Prime central London property prices will rise two per cent this year, says Countrywide

Prime central London property prices are expected to rise two per cent this year

Prime central London (PCL) property prices will rise two per cent this year followed by four per cent and five per cent respectively in the next two years, according to Countrywide.

The rise in PCL property prices comes after two years of falls, the property services group pointed out.

Greater London is likely to see price growth slow to zero per cent in 2017, Countrywide said, before rising by 2.5 per cent in 2018 and four per cent in 2019.

Read more: Mapped: House price changes in every London borough since the Brexit vote

Nationally, Countrywide expects average house price growth to fall to 1.5 per cent in 2017 compared with five per cent in 2016.

"While the first half of 2018 is likely to be more difficult, we forecast prices to end the year two per cent higher. By 2019 we expect house prices to be growing at an annual rate of three per cent," the report warned.

This squeeze on household incomes is one of several factors dampening house prices, according to Countrywide. UK inflation held steady at 2.6 percent year-on-year in July, but wage growth is behind at 2.1 percent, according to data published last week by the Office for National Statistics.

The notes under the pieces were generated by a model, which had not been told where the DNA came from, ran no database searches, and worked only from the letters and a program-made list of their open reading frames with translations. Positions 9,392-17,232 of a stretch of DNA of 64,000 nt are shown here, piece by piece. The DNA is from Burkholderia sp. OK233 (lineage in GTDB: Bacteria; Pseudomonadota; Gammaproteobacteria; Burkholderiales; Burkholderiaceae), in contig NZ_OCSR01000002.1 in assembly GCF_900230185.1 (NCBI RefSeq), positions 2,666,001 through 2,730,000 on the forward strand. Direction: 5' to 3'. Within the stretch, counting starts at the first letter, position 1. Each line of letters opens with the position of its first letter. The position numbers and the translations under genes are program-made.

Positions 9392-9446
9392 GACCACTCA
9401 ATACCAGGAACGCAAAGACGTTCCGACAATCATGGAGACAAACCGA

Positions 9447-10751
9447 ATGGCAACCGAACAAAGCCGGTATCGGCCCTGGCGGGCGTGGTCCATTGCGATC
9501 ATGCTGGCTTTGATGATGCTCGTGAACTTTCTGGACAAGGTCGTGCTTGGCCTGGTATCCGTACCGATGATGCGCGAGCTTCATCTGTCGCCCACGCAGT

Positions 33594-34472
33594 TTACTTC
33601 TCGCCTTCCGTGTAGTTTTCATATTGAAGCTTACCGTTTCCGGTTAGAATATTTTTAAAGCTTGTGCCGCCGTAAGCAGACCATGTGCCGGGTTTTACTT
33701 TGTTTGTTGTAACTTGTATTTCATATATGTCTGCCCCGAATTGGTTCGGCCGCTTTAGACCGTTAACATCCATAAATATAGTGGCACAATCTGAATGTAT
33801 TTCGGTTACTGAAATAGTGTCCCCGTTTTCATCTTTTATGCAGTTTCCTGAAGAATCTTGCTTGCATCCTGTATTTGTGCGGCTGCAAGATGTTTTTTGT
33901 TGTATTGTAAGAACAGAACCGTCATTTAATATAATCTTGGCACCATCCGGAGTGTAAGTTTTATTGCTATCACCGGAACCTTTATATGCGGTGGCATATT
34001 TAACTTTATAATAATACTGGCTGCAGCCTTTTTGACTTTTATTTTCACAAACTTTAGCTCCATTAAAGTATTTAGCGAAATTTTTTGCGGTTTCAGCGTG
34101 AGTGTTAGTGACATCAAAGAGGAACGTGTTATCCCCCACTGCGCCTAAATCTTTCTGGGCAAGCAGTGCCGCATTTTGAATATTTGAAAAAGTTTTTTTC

“Economic conditions for households will remain challenging over the next year as inflation eats into budgets and interest rates begin to rise,” said Fionnuala Earley, Countrywide’s chief economist.

“In addition, fewer landlord purchasers and the later age at which people buy, is affecting the level of demand. But we expect the UK economy to recover and wage growth to pick up in response to global growth.”

The Countrywide report comes after the Royal Institution of Chartered Surveyors (RICS) warned earlier this month that British house prices rose at their slowest rate in over four years in July, while the number of house put up for sale fell for a 17th consecutive month.

"Sales activity in the housing market has been slipping in the recent months and the most worrying aspect of the latest survey is the suggestion that this could continue for some time to come," RICS chief economist Simon Rubinsohn said.

Read more: UK house price growth ticks up - but London prices are falling

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